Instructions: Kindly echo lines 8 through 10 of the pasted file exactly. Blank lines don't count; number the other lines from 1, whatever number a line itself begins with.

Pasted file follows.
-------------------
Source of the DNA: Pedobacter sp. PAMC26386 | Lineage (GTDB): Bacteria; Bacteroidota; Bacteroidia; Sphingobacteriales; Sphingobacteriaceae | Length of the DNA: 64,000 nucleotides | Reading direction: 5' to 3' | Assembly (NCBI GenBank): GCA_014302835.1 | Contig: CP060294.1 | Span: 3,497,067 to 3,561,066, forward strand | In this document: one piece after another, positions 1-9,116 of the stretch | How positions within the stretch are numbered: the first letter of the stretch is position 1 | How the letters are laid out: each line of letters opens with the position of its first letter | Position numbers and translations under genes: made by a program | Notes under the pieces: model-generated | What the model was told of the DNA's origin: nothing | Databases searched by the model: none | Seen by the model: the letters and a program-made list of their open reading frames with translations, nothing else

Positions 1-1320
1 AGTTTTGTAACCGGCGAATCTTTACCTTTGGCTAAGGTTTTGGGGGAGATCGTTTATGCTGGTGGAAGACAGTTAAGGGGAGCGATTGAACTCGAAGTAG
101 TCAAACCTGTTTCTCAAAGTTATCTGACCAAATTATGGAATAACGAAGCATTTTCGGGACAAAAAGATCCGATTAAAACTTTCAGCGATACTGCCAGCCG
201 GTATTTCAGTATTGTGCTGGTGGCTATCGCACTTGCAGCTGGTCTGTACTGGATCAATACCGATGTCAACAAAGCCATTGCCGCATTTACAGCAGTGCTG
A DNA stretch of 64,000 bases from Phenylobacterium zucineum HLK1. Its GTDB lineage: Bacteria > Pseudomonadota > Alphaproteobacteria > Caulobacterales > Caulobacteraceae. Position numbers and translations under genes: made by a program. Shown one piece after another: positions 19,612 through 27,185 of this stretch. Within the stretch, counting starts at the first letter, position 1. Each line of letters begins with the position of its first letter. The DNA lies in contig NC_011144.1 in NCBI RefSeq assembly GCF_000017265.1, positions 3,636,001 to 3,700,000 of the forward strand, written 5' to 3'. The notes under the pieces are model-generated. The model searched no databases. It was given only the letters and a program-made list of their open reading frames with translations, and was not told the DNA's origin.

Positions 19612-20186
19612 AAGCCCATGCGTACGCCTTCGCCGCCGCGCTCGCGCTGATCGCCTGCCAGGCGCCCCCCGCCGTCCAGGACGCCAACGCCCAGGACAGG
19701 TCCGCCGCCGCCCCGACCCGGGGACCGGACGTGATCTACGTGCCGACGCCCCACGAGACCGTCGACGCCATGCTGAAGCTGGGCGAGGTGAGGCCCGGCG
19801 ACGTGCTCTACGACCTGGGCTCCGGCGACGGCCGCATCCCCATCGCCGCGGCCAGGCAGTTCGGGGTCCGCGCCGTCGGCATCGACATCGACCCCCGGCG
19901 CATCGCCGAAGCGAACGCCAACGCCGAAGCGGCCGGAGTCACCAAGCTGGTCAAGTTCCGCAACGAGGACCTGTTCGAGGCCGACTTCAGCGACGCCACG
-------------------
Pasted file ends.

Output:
19612 AAGCCCATGCGTACGCCTTCGCCGCCGCGCTCGCGCTGATCGCCTGCCAGGCGCCCCCCGCCGTCCAGGACGCCAACGCCCAGGACAGG
19701 TCCGCCGCCGCCCCGACCCGGGGACCGGACGTGATCTACGTGCCGACGCCCCACGAGACCGTCGACGCCATGCTGAAGCTGGGCGAGGTGAGGCCCGGCG
19801 ACGTGCTCTACGACCTGGGCTCCGGCGACGGCCGCATCCCCATCGCCGCGGCCAGGCAGTTCGGGGTCCGCGCCGTCGGCATCGACATCGACCCCCGGCG